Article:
Around this time the batteries in older models will start to wear down, but they can still have several years of life left in them if an owner is willing to charge a little more frequently.

That means that it is possible to find used electric cars at this age on the market.

Is the market for used electric cars and gas-driven cars comparable?

Comparing the market for both types of vehicles has been made significantly more complicated by the pandemic, the war in Ukraine, and the economy in general.

Several years ago it was fairly easy to state that electric cars would have higher initial selling prices than similar Hybrid or gasoline powered models, but that they would maintain their value for several years before experiencing a steep drop-oof near the end of its battery’s life cycle.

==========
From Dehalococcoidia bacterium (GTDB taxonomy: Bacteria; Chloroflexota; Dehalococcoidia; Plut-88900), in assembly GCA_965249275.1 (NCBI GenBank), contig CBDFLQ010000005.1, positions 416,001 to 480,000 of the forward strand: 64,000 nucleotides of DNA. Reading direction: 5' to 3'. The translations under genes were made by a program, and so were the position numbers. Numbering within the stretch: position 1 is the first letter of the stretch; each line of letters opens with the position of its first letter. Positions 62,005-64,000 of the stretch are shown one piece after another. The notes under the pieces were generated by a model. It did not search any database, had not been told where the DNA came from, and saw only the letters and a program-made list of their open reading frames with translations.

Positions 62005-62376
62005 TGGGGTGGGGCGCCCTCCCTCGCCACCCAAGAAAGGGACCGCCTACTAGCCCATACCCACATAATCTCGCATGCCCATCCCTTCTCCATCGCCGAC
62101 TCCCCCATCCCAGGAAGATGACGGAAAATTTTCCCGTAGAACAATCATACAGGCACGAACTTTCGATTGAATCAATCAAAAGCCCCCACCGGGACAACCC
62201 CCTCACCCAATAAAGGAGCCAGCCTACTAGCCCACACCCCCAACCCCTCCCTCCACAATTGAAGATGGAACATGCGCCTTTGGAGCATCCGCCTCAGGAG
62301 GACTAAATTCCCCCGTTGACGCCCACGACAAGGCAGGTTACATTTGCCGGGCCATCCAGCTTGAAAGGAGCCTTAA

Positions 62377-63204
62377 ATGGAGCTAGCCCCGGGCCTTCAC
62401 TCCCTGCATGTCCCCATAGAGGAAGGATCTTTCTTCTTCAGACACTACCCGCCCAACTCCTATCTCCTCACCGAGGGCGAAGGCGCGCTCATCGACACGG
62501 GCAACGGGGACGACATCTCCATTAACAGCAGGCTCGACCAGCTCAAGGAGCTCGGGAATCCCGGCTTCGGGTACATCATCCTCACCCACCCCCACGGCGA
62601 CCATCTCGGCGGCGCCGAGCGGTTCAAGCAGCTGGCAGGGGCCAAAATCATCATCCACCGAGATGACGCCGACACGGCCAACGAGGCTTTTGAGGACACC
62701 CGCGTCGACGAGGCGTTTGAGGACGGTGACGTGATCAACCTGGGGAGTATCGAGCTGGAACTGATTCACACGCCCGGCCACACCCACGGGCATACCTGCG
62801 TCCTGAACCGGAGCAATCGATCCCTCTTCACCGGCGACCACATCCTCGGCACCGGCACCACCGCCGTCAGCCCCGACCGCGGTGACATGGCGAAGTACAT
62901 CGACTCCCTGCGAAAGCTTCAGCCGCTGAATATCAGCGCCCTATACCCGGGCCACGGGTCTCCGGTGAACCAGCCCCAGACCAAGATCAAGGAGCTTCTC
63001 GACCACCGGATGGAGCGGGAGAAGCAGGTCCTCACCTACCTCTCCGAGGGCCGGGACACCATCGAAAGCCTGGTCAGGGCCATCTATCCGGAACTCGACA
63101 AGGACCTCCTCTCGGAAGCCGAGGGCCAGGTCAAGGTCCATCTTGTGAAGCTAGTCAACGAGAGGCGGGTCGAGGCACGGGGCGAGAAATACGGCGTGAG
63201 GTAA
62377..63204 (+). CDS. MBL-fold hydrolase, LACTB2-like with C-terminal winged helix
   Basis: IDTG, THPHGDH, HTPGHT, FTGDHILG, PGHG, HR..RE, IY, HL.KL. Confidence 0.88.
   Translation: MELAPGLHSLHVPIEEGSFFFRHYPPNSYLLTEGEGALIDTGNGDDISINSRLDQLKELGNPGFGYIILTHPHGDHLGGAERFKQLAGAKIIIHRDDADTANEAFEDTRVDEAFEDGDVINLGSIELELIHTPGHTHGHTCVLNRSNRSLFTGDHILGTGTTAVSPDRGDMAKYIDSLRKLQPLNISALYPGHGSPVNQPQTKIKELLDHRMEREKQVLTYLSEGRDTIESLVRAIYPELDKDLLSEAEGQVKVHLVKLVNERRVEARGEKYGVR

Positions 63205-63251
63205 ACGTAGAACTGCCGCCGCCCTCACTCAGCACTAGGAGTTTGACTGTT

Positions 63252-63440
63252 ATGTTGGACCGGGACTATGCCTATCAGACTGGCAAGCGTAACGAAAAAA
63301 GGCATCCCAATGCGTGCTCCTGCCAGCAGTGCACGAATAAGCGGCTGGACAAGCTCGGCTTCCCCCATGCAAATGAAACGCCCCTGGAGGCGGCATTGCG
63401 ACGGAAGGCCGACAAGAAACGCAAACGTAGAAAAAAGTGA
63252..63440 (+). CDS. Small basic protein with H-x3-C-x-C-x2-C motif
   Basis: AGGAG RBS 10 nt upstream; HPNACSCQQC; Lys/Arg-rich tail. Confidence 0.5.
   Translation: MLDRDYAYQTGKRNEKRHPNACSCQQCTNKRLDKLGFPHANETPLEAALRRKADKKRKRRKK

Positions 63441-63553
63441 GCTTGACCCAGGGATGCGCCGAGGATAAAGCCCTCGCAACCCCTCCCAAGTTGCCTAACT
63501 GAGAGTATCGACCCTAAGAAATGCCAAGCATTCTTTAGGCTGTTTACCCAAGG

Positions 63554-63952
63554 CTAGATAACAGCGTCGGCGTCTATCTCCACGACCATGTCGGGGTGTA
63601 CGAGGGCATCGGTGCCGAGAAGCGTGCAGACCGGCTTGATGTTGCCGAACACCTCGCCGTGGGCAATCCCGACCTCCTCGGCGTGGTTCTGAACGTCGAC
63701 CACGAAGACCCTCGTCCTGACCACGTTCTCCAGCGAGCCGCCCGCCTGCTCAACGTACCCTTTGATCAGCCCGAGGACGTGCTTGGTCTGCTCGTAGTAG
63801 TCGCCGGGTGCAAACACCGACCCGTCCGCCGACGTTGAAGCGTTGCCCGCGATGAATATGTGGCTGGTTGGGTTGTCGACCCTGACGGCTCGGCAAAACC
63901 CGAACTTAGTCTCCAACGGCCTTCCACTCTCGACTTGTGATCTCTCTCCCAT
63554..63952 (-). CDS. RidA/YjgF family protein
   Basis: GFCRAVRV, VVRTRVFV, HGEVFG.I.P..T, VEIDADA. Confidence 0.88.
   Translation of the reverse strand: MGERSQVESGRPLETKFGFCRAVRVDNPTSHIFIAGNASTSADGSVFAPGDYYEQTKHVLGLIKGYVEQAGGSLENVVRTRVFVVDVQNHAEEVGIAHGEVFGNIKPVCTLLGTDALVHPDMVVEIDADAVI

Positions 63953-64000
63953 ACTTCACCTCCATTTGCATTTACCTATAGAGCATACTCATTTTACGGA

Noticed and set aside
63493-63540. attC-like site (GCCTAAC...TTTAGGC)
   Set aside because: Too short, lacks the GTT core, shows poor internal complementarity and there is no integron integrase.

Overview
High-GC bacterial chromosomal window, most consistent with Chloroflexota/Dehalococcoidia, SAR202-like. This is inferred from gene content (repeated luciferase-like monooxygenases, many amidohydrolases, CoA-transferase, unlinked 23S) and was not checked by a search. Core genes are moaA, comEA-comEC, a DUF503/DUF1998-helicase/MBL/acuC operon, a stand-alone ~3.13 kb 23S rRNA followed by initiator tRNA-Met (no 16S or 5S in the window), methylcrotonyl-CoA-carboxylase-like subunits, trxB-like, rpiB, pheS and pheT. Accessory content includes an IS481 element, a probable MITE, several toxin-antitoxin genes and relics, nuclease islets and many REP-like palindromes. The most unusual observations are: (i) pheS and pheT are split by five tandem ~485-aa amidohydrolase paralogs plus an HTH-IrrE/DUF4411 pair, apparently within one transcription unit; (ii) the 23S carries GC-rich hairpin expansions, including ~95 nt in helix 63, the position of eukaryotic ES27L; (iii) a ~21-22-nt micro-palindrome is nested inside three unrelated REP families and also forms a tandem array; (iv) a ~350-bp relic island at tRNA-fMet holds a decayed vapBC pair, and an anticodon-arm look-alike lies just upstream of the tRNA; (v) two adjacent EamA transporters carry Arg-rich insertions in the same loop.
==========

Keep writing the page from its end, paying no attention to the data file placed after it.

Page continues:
Last year, electric cars and gasoline powered vehicles were selling for nearly the same prices, as demand for all types of vehicles was growing much faster than manufacturers could produce vehicles.

Today, however, electric vehicles are selling for more than their gasoline-powered cousins, mostly due to the sharp spike in gas prices and a growing call from companies to have their employees commute to work.

Prices for gasoline powered cars, on the other hand, are expected to slowly decrease as gas continues to rise and components needed for their manufacture become more available.

This likely means that in the used markets, electric vehicles will hold onto the value for a longer period of time than gas cars.

Sources

https://www.truecar.com/used-cars-for-sale/listings/fuel-electric/

https://www.factretriever.com/electric-car-facts

Was this article helpful? Like Dislike
Great!

Click to share...

Did you find wrong information or was something missing?
We would love to hear your thoughts! (PS: We read ALL feedback)